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A Dictionary of Greek and Roman biography and mythology (ed. William Smith) 22 22 Browse Search
Demosthenes, Speeches 11-20 1 1 Browse Search
Sir Richard C. Jebb, Commentary on Sophocles: Antigone 1 1 Browse Search
Pliny the Elder, The Natural History (ed. John Bostock, M.D., F.R.S., H.T. Riley, Esq., B.A.) 1 1 Browse Search
Boethius, Consolatio Philosophiae 1 1 Browse Search
Polybius, Histories 1 1 Browse Search
Isocrates, Speeches (ed. George Norlin) 1 1 Browse Search
Diodorus Siculus, Library 1 1 Browse Search
Demosthenes, Speeches 31-40 1 1 Browse Search
Knight's Mechanical Encyclopedia (ed. Knight) 1 1 Browse Search
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Diodorus Siculus, Library, Book XVI, Chapter 70 (search)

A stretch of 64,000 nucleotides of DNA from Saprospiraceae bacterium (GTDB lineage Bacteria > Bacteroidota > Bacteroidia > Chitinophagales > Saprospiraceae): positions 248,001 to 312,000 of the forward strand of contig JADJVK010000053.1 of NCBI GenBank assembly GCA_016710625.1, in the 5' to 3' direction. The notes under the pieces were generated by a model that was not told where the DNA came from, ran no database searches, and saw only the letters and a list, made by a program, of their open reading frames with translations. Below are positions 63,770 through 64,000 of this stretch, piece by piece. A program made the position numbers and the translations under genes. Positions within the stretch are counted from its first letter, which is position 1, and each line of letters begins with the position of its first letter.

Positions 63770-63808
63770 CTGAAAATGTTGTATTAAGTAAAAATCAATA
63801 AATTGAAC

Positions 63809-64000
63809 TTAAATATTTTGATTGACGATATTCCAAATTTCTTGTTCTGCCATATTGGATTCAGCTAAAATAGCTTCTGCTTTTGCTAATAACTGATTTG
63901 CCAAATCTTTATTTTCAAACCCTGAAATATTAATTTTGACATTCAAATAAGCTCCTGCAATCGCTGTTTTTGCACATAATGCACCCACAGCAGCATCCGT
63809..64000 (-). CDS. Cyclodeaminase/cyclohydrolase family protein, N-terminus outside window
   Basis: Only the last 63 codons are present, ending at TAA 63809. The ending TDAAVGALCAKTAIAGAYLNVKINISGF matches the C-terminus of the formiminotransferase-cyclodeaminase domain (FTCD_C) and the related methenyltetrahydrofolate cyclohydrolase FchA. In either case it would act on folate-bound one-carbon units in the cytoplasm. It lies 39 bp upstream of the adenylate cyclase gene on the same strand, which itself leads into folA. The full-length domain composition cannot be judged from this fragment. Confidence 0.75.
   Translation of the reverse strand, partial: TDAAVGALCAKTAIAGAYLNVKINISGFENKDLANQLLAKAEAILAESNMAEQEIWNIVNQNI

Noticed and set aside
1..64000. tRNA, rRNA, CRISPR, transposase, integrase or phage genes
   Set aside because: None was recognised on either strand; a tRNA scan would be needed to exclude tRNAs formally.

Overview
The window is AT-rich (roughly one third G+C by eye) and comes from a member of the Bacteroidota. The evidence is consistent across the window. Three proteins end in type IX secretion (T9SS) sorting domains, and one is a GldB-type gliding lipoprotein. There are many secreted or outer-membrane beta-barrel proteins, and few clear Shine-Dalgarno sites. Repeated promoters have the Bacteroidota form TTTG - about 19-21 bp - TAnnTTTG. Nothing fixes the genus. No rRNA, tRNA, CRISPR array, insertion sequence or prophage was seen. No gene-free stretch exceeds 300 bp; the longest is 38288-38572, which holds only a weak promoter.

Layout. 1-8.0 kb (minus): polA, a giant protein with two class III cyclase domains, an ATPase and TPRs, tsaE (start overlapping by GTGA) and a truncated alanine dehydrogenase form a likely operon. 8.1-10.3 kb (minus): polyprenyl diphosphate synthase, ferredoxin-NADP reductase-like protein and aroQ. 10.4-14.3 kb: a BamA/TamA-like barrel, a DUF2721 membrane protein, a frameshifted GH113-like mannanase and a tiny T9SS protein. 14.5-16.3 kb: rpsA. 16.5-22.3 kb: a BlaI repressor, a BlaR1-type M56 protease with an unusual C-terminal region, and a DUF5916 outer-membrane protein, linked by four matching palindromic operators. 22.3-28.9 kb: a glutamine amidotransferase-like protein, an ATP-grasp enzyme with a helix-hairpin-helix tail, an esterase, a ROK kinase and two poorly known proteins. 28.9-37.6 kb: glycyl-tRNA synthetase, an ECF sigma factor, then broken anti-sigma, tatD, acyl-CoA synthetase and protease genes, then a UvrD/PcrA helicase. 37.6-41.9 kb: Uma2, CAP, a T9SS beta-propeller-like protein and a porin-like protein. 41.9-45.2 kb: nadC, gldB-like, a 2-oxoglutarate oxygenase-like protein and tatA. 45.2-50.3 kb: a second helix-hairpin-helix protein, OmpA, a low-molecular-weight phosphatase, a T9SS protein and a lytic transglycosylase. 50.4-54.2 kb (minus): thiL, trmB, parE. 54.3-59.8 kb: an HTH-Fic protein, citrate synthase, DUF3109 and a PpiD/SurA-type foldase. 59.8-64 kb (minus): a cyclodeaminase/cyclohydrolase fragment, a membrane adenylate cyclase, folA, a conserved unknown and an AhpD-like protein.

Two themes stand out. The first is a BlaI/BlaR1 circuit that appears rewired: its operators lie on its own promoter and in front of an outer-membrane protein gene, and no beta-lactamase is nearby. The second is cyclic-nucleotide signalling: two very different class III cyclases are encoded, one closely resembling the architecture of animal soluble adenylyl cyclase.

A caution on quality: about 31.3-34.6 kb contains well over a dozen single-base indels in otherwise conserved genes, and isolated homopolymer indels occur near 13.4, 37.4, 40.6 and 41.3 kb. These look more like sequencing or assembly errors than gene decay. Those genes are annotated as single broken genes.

343/2 B.C.When Pythodotus was archon at Athens, the Romans elected as consuls Gaius Plautius and Titus Manlius.Pythodotus was archon at Athens from July 343 to June 342 B.C. C. Plautius Venno and T. Manlius Imperiosus Torquatus were the consuls of 347 B.C. (Broughton, 1.130). In this yearPlut. Timoleon 13.2-5. Timoleon frightened the tyrant Dionysius into surrendering the citadel, resigning his office and retiring under a safe-conduct to the Peloponnese, but retaining his private possessions. Thus, through cowardice and meanness, he lost that celebrated tyranny which had been, as people said, bound with fetters of steel,This was an oft-quoted metaphor credited to the elder Dionysius; cp. above, chap. 5.4; Plut. Dion 7.3 and Plut. Dion 10.3. and spent the remaining years of his life in poverty at Corinth, furnishing in his life and misfortune an example to all who vaunt themselves unwisely on their successes. He who had posses